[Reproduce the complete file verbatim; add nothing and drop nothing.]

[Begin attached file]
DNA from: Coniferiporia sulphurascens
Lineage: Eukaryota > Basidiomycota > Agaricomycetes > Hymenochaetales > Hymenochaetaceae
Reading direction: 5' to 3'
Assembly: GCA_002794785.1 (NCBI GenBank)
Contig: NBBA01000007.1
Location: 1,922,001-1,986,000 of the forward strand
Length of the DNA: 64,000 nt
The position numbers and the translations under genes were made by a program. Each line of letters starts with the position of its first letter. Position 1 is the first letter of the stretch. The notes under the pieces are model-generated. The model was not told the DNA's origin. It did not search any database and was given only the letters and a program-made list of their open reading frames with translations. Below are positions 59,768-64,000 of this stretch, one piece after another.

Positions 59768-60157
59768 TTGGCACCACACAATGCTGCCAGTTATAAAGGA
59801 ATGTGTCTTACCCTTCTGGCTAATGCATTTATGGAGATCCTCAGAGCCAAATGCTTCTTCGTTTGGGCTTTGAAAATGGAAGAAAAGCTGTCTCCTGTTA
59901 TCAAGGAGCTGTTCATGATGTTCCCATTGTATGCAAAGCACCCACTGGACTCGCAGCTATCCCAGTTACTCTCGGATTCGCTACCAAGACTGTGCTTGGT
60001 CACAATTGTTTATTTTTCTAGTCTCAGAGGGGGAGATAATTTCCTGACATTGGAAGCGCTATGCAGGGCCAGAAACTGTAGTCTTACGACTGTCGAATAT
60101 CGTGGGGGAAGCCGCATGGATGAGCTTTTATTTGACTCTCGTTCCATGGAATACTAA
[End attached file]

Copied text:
DNA from: Coniferiporia sulphurascens
Lineage: Eukaryota > Basidiomycota > Agaricomycetes > Hymenochaetales > Hymenochaetaceae
Reading direction: 5' to 3'
Assembly: GCA_002794785.1 (NCBI GenBank)
Contig: NBBA01000007.1
Location: 1,922,001-1,986,000 of the forward strand
Length of the DNA: 64,000 nt
The position numbers and the translations under genes were made by a program. Each line of letters starts with the position of its first letter. Position 1 is the first letter of the stretch. The notes under the pieces are model-generated. The model was not told the DNA's origin. It did not search any database and was given only the letters and a program-made list of their open reading frames with translations. Below are positions 59,768-64,000 of this stretch, one piece after another.

Positions 59768-60157
59768 TTGGCACCACACAATGCTGCCAGTTATAAAGGA
59801 ATGTGTCTTACCCTTCTGGCTAATGCATTTATGGAGATCCTCAGAGCCAAATGCTTCTTCGTTTGGGCTTTGAAAATGGAAGAAAAGCTGTCTCCTGTTA
59901 TCAAGGAGCTGTTCATGATGTTCCCATTGTATGCAAAGCACCCACTGGACTCGCAGCTATCCCAGTTACTCTCGGATTCGCTACCAAGACTGTGCTTGGT
60001 CACAATTGTTTATTTTTCTAGTCTCAGAGGGGGAGATAATTTCCTGACATTGGAAGCGCTATGCAGGGCCAGAAACTGTAGTCTTACGACTGTCGAATAT
60101 CGTGGGGGAAGCCGCATGGATGAGCTTTTATTTGACTCTCGTTCCATGGAATACTAA